Illinois law requires that renters be notified that their residence is in foreclosure and they will be evicted in 120 days, but Dart indicated that the law has been routinely ignored.
He talked about tenants who dutifully pay their rent, then leave one morning for work only to have authorities evict them and put their belongings on the curb while they are gone.
By the time they get home, "The meager possessions they have are gone," he said. "This is happening too often."
In many cases, he said, tenants aren't even aware that their homes have fallen into foreclosure.
This week, an attorney asked that Dart be held in contempt when his deputies did not evict tenants after determining they were not the owners and did not know about their landlord's financial problems.
A judge denied the attorney's request, Dart's office said, and Dart said that after talking to the Cook County state's attorney's office, he is confident he is on solid legal ground.
"My job as sheriff is to follow court orders, absolutely," he said. "But I'm also in charge of making sure justice is being done here and it is clear that justice is not being done here."
The state's attorney's office said it would not comment on conversations with Dart because his office is a client.
Foreclosures have skyrocketed around the country in recent months and Dart said the number of foreclosure evictions in Cook County could more than double from the 2006 tally of 1,771. This year the county is on pace to see 4,500 such evictions, he said.
Dart warned that because the eviction process on foreclosures can take more than a year, the number is sure to climb even higher.
"From all the numbers we have seen, we know (they) are going to be exploding," he said.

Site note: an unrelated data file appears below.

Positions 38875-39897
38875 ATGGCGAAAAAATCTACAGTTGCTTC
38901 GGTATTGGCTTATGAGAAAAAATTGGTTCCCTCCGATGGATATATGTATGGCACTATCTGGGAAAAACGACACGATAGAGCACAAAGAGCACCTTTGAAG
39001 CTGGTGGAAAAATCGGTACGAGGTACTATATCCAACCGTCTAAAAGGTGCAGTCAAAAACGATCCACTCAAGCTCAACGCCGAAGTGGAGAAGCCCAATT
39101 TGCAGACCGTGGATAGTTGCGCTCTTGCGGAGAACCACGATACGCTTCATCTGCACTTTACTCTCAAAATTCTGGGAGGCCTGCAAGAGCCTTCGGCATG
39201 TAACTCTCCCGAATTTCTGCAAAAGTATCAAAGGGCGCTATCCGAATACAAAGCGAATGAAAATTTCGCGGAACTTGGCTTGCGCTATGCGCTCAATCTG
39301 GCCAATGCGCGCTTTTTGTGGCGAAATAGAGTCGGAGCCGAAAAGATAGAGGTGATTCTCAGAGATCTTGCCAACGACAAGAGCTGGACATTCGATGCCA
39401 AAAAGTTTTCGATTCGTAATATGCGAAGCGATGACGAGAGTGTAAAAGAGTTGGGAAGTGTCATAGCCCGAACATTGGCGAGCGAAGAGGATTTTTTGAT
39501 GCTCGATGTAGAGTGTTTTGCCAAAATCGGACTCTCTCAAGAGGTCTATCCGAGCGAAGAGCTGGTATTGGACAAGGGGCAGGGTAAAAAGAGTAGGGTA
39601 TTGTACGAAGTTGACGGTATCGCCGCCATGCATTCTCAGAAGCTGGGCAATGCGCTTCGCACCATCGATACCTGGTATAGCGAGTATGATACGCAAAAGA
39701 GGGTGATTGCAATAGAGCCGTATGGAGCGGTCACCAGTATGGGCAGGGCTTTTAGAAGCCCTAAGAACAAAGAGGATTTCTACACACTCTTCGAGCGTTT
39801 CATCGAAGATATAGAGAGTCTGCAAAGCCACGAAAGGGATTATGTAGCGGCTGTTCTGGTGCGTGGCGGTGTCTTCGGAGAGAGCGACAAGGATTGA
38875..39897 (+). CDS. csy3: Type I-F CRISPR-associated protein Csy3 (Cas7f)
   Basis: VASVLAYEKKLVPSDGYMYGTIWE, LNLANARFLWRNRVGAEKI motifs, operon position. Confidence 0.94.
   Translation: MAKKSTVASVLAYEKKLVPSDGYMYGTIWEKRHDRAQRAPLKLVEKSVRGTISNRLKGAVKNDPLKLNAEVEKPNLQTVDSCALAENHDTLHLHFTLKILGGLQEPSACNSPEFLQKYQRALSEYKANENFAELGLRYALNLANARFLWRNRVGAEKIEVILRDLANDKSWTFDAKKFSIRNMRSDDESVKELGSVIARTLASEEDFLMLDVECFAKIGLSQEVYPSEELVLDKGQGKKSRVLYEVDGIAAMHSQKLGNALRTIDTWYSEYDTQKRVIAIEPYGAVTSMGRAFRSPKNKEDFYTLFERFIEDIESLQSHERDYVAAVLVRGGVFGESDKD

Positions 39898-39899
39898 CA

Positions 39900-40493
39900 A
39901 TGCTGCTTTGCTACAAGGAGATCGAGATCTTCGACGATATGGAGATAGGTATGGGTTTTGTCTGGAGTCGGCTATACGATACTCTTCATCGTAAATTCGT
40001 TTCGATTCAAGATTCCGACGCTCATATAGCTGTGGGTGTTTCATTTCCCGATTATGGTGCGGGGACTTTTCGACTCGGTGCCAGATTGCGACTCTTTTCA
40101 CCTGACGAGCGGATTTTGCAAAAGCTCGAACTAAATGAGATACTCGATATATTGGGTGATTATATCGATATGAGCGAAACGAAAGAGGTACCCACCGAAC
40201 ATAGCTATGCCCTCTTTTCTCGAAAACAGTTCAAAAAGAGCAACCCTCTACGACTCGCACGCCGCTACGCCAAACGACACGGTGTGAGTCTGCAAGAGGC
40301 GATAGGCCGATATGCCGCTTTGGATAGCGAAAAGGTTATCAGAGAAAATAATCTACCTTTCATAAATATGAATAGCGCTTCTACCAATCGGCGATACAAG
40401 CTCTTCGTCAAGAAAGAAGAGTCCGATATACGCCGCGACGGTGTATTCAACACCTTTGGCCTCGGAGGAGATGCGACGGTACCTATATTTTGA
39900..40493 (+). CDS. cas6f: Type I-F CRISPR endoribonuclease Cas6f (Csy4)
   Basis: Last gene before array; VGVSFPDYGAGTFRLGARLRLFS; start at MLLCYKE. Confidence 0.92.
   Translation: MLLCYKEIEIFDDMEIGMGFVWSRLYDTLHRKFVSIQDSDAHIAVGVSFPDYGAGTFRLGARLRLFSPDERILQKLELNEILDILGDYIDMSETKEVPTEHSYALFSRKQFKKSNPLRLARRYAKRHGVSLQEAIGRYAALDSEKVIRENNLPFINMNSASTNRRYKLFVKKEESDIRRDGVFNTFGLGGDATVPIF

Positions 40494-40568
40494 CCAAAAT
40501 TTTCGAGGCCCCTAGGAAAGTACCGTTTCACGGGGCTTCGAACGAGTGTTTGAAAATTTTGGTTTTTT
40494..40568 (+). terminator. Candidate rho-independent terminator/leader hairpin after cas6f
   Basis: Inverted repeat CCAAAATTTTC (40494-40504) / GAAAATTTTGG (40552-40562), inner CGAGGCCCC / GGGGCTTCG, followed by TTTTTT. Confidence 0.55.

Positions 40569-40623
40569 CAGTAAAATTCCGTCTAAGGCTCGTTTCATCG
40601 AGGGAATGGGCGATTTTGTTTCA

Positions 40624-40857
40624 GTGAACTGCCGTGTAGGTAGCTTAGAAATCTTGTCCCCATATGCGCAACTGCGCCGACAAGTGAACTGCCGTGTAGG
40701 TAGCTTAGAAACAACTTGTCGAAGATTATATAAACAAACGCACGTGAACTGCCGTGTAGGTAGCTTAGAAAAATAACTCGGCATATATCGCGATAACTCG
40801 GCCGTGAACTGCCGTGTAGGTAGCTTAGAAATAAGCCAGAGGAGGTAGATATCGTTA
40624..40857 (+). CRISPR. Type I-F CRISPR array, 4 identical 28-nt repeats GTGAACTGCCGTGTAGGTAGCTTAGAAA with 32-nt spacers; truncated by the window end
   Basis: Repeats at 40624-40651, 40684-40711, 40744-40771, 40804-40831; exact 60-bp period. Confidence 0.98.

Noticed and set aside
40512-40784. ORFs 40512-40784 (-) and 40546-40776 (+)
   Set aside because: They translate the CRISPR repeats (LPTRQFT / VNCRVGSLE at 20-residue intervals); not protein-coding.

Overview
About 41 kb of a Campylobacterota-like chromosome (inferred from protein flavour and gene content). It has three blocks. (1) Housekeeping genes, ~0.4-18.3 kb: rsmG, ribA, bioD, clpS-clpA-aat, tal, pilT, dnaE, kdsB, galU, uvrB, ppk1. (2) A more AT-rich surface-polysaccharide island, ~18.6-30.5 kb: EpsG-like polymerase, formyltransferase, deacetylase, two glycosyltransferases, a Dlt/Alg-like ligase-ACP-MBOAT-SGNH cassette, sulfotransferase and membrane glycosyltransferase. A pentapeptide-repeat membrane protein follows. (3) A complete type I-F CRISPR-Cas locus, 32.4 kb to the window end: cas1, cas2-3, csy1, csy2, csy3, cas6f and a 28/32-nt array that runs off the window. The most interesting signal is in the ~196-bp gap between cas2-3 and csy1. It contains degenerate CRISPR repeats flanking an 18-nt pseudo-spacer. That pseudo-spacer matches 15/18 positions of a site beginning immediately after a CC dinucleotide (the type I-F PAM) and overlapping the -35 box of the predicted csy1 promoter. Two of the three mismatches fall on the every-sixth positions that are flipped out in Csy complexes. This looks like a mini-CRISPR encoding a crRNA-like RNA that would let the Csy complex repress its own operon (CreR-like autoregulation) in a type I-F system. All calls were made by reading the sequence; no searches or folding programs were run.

Sharga said there are more than 1 million U.S. homes in foreclosure — with about a third of that number occupied by someone other than the owner.
"That number will continue to get bigger," he said.
Dart said he believes banks are not doing basic research to determine that the people being evicted are, in fact, the homeowners.
He said that in a third of the 400 to 500 foreclosure evictions his deputies had been carrying out every month, the residents are not those whose names are on the eviction papers.
Nor, he said, are banks notifying tenants that the homes they're renting are in foreclosure. He added that when banks do learn the correct names of those living on foreclosed-upon property, their names often are simply added to eviction papers.
"They just go out and get an order the next day and throw these people's names on there," Dart said. "Whether they (tenants) have been notified, God only knows."
Evictions for nonpayment of rent will continue, Dart said, explaining that those cases already have gone to court, his office is confident the people being evicted are who the landlord says they are, and there is no question the tenants are aware of what is going on.
Dart said it's only fair for banks to give occupants of a foreclosed property adequate notice before forcing them out.
"You are talking about a lot of people in rental situations living paycheck to paycheck," he said. "To think they are sitting on a pool of money for an up-front deposit, security deposit, is foolishness."